A better plan is to get in some practice with your blind in the off-season–even if it’s just sitting in your living room with an unloaded gun. Taking your blind outside and shooting clays from it is even better.
Preparing the blind for the field is important, too. Today, camouflage has progressed to the point where many hunters no longer lay their shotguns down afield for fear of losing them. And while the same could be said about today’s layout blinds–all of which feature the latest in photo-realistic camouflage–there is a little bit more to the invisibility process than simply heaving the blind into the stubble.
“After you’ve practiced setting up your blind, it’s very important that you mud the blind,” says Cooksey. “Take a bucket and get some dirt that’s indigenous to the area. It doesn’t have to match perfectly, but you need to get some dirt, mix it up with water, and just slather it all over the blind. Let it dry, and then just brush it off with a stiff broom.”
Doing this will take away any unnatural sheen produced by the blind’s fabric.
Over the past five or so waterfowl seasons, I’ve begun to discover that there is indeed a science to using these low-profile blinds effectively. How the blinds are set up when gunning with multiple shooters, how to position the blinds in relationship to decoys, and how to use additional camouflage in the field can all make or break a hunting day, depending on the weather and other factors. Hunters such as Latschaw and Ohio calling legend Fred Zink have discovered many of these techniques through trial and error.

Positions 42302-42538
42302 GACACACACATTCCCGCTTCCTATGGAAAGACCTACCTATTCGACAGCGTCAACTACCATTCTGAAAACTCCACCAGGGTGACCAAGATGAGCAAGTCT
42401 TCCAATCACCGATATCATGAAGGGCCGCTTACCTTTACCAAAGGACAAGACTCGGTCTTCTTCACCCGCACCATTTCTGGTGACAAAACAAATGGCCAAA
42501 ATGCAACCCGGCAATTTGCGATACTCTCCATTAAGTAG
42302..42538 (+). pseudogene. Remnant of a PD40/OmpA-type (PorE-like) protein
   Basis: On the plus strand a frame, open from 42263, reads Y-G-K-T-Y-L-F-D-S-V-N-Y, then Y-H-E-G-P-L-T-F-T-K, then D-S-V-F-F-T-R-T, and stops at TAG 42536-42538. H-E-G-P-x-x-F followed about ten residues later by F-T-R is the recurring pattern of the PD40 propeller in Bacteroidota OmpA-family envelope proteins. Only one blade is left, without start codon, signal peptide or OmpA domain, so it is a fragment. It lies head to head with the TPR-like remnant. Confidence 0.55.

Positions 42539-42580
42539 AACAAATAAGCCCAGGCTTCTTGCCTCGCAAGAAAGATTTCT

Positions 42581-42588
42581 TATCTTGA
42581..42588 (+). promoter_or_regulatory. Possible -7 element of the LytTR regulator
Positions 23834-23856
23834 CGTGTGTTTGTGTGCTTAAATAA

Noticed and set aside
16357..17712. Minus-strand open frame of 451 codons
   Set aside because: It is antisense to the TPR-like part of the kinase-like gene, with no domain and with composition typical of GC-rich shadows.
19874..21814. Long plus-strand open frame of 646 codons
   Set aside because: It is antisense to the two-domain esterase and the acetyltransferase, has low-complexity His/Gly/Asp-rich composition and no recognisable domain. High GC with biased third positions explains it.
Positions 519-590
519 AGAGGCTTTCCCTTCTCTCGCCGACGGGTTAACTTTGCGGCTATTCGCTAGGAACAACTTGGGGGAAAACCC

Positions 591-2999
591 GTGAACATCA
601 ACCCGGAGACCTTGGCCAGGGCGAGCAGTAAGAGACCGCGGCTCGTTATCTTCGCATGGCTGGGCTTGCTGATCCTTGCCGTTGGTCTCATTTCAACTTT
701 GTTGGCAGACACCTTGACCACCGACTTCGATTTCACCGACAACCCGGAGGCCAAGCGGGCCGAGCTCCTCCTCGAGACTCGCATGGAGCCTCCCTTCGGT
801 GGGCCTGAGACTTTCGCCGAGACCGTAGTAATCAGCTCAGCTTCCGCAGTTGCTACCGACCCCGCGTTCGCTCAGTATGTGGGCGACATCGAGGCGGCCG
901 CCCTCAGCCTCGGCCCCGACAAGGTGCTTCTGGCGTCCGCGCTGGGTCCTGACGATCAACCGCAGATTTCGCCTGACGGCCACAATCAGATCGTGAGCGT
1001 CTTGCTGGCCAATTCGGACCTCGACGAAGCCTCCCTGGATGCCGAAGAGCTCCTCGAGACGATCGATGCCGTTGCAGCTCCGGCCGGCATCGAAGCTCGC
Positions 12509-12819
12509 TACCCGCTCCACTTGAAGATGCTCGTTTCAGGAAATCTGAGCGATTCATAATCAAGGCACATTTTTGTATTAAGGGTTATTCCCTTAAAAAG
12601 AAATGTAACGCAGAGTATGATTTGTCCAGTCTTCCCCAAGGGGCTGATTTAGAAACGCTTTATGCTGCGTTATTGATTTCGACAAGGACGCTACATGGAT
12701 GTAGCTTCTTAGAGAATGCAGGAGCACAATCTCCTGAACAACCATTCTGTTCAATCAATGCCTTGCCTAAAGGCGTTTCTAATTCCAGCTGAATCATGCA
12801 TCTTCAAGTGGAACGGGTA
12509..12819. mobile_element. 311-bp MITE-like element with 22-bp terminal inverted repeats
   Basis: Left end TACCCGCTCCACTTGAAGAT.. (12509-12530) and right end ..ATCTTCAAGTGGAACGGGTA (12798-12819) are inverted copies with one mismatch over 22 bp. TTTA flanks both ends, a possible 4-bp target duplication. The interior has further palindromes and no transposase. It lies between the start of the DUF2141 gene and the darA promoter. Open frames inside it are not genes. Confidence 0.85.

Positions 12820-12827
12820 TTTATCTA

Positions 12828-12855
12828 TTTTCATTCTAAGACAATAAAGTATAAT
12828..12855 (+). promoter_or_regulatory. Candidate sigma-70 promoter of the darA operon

For instance, on those mornings when there’s little or no wind, Zink has a special strategy for positioning his low-profile blinds and decoys. Such days are notoriously tough and often downright frustrating, says Zink, as geese can approach a spread from any direction.
“Under these conditions, the first thing I try to do is find a field that has a little more ground cover than normal,” he says. “I set my layout blinds close together, and do a very, very good job of camouflaging them. I call to the birds at a distance, but as they approach, I get quiet.”
“As for decoy numbers,” he continues, “I use the least I think I can get away with, depending on the subspecies of Canada I’m hunting.”